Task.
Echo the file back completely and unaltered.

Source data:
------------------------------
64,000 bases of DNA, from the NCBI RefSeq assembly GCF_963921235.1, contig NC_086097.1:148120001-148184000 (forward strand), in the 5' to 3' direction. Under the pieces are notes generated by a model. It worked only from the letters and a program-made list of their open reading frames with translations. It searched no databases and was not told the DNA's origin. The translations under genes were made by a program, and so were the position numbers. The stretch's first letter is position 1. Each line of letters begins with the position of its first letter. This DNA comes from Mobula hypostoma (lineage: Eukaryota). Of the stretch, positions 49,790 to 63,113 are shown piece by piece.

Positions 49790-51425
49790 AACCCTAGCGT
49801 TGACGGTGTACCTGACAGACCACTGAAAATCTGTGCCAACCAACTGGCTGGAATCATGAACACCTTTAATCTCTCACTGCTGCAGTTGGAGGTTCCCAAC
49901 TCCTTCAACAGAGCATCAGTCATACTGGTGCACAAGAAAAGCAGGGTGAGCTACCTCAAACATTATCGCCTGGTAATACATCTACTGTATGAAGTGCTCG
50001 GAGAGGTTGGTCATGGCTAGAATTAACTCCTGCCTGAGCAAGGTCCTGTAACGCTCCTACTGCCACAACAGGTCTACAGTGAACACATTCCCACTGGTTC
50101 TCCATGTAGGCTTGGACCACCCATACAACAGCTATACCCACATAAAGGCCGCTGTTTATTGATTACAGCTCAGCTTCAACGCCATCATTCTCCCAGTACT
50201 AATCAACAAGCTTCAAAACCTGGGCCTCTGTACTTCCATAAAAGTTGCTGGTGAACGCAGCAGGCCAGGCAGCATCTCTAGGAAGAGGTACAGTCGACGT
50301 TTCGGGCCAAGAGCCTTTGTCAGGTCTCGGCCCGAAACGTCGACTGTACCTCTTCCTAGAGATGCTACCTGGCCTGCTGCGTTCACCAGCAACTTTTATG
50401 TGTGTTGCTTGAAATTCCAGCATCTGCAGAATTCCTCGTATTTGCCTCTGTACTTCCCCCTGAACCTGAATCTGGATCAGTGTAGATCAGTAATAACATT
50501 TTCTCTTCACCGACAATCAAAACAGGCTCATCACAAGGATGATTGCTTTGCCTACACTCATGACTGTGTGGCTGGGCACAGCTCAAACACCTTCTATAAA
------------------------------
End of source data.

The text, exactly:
64,000 bases of DNA, from the NCBI RefSeq assembly GCF_963921235.1, contig NC_086097.1:148120001-148184000 (forward strand), in the 5' to 3' direction. Under the pieces are notes generated by a model. It worked only from the letters and a program-made list of their open reading frames with translations. It searched no databases and was not told the DNA's origin. The translations under genes were made by a program, and so were the position numbers. The stretch's first letter is position 1. Each line of letters begins with the position of its first letter. This DNA comes from Mobula hypostoma (lineage: Eukaryota). Of the stretch, positions 49,790 to 63,113 are shown piece by piece.

Positions 49790-51425
49790 AACCCTAGCGT
49801 TGACGGTGTACCTGACAGACCACTGAAAATCTGTGCCAACCAACTGGCTGGAATCATGAACACCTTTAATCTCTCACTGCTGCAGTTGGAGGTTCCCAAC
49901 TCCTTCAACAGAGCATCAGTCATACTGGTGCACAAGAAAAGCAGGGTGAGCTACCTCAAACATTATCGCCTGGTAATACATCTACTGTATGAAGTGCTCG
50001 GAGAGGTTGGTCATGGCTAGAATTAACTCCTGCCTGAGCAAGGTCCTGTAACGCTCCTACTGCCACAACAGGTCTACAGTGAACACATTCCCACTGGTTC
50101 TCCATGTAGGCTTGGACCACCCATACAACAGCTATACCCACATAAAGGCCGCTGTTTATTGATTACAGCTCAGCTTCAACGCCATCATTCTCCCAGTACT
50201 AATCAACAAGCTTCAAAACCTGGGCCTCTGTACTTCCATAAAAGTTGCTGGTGAACGCAGCAGGCCAGGCAGCATCTCTAGGAAGAGGTACAGTCGACGT
50301 TTCGGGCCAAGAGCCTTTGTCAGGTCTCGGCCCGAAACGTCGACTGTACCTCTTCCTAGAGATGCTACCTGGCCTGCTGCGTTCACCAGCAACTTTTATG
50401 TGTGTTGCTTGAAATTCCAGCATCTGCAGAATTCCTCGTATTTGCCTCTGTACTTCCCCCTGAACCTGAATCTGGATCAGTGTAGATCAGTAATAACATT
50501 TTCTCTTCACCGACAATCAAAACAGGCTCATCACAAGGATGATTGCTTTGCCTACACTCATGACTGTGTGGCTGGGCACAGCTCAAACACCTTCTATAAA